Well, getting this up yesterday clearly didn’t happen, but what can you do? Seeing as I didn’t get a single dragonfly swarm report all week and have nothing to report for Swarm Sunday, I’m going to do my Friday 5 post today. Sunday is just as good as Saturday anyway.
Some of my favorite beetles in Arizona are the seed beetles in the family Bruchidae. Someday I’ll write a post about a fantastic behavior they have that one of my classmates works on, but for today I’m going to tell you a story in photos. This is the story of the Photographer and the Annoying Little Seed Beetle. I hope you enjoy it!
Once upon a time, there was a photographer. She liked to do studio portraits of insects as a way to practice using her camera flashes, so she brought many insects into her house to photograph them. One day, she came upon an adorable little seed beetle. “What a fabulous beetle!” she exclaimed! “I MUST photograph that one.” So she scooped it up and brought it inside, determine to get a great photo of the little beetle.
She set the beetle down inside the studio, but it played dead!
“Look at me!” it mimed. “I’m a dead beetle, and not very tasty, so leave me alone!
The photographer wasn’t fooled. “These beetles play dead. I will have to wait for it to start moving again and THEN I will get my great photo!”
So she waited. And she waited. And she waited some more. Suddenly, whoosh!
The beetle had righted itself and run across the kitchen counter in the blink of an eye! The photographer had to scramble to catch it before it jumped off the counter and was lost, but she grabbed it and put it back in the studio. It played dead again.
So the photographer waited. And she waited. And she waited some more. Suddenly, whoosh!
Once again the beetle had jumped up and run across the counter. Once again she grabbed it right before the beetle disappeared off the counter and placed it back into the studio.
“Maybe now I will get my good shot,” the thought.
But it wasn’t to be. The beetle played dead. The beetle ran. When it ran, it ran full-bore across the counter like its very life depended on it. She began to despair that she was never going to get her great shot, when she got one she was excited about:
It was an accident though. She had wanted to take a photo of the beetle playing dead, but the beetle jumped up right when she pushed the shutter release button. She ended up getting a shot of the beetle in the process of flipping itself right side up.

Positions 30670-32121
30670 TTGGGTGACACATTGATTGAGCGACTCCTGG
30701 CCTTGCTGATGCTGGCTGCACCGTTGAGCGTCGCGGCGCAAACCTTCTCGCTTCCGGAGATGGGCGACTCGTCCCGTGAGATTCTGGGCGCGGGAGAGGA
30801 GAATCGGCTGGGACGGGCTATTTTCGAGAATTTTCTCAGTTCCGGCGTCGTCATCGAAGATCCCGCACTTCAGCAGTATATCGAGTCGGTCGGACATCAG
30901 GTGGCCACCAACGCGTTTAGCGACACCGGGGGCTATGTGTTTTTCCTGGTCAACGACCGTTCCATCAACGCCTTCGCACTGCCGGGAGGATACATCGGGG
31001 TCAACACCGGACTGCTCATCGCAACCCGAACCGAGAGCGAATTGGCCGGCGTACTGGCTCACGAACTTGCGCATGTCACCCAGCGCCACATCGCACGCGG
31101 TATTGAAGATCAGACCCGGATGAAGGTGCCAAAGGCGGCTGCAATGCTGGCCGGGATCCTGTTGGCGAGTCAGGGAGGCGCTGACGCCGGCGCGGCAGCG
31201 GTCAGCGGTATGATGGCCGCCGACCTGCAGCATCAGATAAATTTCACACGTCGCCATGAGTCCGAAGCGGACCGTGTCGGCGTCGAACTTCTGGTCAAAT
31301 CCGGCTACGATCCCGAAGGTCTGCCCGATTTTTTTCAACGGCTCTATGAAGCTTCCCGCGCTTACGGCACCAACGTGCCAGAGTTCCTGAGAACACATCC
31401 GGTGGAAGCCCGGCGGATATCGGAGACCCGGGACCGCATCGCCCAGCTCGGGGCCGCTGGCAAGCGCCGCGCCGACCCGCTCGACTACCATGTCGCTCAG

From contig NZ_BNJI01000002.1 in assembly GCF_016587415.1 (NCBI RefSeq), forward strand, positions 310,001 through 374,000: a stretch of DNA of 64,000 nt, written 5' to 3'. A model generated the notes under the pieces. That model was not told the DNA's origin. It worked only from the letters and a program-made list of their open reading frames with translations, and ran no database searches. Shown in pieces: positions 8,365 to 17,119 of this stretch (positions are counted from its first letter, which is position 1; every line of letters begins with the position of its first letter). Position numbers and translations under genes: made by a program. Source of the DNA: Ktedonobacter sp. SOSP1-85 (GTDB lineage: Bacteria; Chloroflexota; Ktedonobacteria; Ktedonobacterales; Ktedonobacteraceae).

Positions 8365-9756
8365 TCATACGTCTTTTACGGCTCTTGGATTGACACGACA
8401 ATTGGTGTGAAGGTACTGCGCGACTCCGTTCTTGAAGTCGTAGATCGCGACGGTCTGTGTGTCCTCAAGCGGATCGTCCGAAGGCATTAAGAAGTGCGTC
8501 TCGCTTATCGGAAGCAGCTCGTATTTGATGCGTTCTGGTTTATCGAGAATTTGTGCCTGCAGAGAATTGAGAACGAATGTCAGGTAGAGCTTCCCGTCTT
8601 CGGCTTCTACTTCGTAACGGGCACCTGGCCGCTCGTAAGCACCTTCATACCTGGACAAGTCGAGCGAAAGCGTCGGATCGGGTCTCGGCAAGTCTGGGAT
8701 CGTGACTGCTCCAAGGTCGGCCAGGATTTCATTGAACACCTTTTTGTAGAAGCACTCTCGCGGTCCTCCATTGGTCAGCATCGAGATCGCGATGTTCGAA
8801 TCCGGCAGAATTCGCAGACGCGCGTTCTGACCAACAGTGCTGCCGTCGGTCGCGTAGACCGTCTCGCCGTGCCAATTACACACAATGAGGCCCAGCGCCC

In the excitement of getting the shot, the beetle jumped off the counter and she had to search for it on the floor. Thankfully she found it! Her husband never would have forgiven her for releasing insects into the house.
The photographer spent over an hour photographing the little seed beetle. As adorable as it was, it wasn’t cooperative at all, so she never did get the photo she wanted. She imagined that the beetle was laughing at her.
She finally decided to put the beetle back outside and start again some other day. Maybe the next seed beetle would be more cooperative…
And that, my friends, is the story of how I was defeated by a stupid little seed beetle. That was the most frustrating insect I’ve ever tried to photograph! If it wasn’t playing dead, it was on the move. Normally when I’m irritated that I can’t get the shot I want it’s because I haven’t considered a camera setting that would work better, i.e. it is my fault. This seriously annoying photo shoot was all the beetle’s fault! And then I moved, so I never did get the really great shot. Sometimes that’s just how life works though. If there’s a moral to the story I shared, that’s it.
If you haven’t already entered my contest and would like to do so, the deadline is tonight at midnight, Pacific time. There are some great entries already, but I’m excited by the great ideas that you all have come up with so far and I’d love to see more! Good luck!
6 thoughts on “Sunday 6: The Photographer and the Annoying Little Seed Beetle”
Ah – the real world of insect photography. Well done – both of you!
W.C. Fields is supposed to have said (jokingly): “Never work with children or animals”. I suppose that includes insects. I guess it’s only the brave who ignore that advice, but the rewards can be great, as your other photographs demonstrate. I too have had my moments of frustration, mostly with fast-moving insects. At the other end of the speed scale, dead insects can be a bit boring, and the image loses its appeal when you know. Great little story!
Maybe not suitable for your contest, but an idea for a rainy day might be “dragon flies in movies and literature.” I was prompted by a Chinese movie, “Aftershock”, which I saw recently and which featured a dragon fly swarm (albeit computer generated) at the very beginning. In the movie it portends an earthquake. (Another idea: Is there any evidence for this phenomenon in real life? I have heard of other animals becoming nervous, fleeing tsunamis, etc.) BTW, the movie, which is in Mandarin with English subtitles, is quite good.
How funny! Silly little seed beetle!
Your husband shouldn’t be upset over a single little beetle. I once bought a thousand crickets to feed my lizards, and as I upended the box over the cricket bin, I misjudged. At least 500 crickets were set loose in the house. My bad.
I can totally see the beetle laughing at you in the last photo. :-D
Your photos don’t look like he defeated you at all! But I know exactly what you are saying. Bruchids and Coccinelids! Either playing dead or racing. I usually catch them at the window but there’s also a big Kukulcania lurking – and she often wins